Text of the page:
You may have heard that there are family farms and corporate farms. If you’ve heard these two terms, you’ve probably also heard that one is good while the other is bad. It turns out, it’s not that simple.
Family farms are pretty much what they sound like: farms run by families. They are farms where the majority ownership of the farm belongs to a family. Though it may seem unexpected, these farms actually amount to almost all farms in the US, currently standing at around 97%. Family farms vary in size, going from extremely small to some of the biggest farms in the US. Being a ‘family farm’ doesn’t inherently make the farm any better than another, and can most often not differ at all from non-family farms.
Corporate farms are also pretty much what they seem: farms that are incorporated. Most often, these farms do not differ from family farms in any way except for the way the business aspect of the farm is run. For many farmers, incorporating their operation is the best decision, business-wise, that both protects them and allows them to develop. Most of the time, the incorporation does not change the quality of values of the farm, it simply changes the way it is managed.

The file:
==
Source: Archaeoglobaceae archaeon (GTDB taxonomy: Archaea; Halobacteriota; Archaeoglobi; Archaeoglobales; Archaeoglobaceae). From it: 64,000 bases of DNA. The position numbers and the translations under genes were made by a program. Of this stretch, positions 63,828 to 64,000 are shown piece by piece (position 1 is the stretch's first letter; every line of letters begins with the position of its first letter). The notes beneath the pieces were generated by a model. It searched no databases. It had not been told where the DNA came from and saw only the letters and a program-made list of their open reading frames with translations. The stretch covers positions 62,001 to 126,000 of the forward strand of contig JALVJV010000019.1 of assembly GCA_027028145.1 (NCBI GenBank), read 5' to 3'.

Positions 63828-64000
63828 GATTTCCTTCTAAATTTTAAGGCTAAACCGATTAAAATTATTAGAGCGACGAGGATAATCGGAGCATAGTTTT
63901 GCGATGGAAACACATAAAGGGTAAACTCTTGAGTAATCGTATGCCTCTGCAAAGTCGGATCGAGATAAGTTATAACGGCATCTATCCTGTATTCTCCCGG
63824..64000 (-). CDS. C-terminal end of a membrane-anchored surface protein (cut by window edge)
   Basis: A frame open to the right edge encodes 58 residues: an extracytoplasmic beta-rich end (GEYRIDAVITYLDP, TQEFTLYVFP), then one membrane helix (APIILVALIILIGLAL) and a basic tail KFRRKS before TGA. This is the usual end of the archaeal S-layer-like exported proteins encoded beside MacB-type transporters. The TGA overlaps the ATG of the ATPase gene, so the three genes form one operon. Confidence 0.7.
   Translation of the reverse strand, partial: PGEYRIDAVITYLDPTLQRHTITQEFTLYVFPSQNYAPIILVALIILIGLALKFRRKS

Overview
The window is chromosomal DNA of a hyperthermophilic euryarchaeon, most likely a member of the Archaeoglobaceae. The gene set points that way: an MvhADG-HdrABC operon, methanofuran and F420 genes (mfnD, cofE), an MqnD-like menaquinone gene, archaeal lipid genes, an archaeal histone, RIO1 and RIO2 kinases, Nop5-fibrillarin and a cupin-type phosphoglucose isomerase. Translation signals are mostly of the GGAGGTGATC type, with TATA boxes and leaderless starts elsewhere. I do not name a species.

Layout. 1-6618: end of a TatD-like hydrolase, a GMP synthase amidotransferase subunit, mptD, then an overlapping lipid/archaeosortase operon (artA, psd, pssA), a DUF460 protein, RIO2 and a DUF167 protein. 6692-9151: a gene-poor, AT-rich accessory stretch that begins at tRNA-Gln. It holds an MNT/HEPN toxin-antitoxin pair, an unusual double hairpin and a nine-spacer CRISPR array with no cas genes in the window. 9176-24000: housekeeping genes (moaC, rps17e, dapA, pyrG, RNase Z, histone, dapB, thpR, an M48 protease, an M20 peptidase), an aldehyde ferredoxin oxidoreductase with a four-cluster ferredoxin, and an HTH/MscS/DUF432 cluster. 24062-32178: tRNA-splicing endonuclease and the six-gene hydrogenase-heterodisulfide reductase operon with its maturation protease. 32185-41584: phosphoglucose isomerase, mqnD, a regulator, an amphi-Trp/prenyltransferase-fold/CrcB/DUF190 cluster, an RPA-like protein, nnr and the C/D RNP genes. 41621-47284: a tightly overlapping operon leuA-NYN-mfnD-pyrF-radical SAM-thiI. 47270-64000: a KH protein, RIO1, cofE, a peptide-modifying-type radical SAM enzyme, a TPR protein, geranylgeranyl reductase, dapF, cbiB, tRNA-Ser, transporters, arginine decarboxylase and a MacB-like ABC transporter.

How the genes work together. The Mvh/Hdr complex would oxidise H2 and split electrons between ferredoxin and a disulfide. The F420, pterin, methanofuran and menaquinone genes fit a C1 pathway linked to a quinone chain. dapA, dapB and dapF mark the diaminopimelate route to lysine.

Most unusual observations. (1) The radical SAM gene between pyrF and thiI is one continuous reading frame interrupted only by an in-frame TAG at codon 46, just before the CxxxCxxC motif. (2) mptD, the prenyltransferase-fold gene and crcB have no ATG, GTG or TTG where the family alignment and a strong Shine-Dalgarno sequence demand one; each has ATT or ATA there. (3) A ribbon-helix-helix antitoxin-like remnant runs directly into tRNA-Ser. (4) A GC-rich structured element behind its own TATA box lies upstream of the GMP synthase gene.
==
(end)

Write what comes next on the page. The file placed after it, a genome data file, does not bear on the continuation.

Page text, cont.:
Overall, there is not a big difference between the two. The labels simply define how and by whom the farm is run, and does not speak to the quality, sustainability, or ethical standing of the farm. To find that out, you’ll have to dig a little deeper!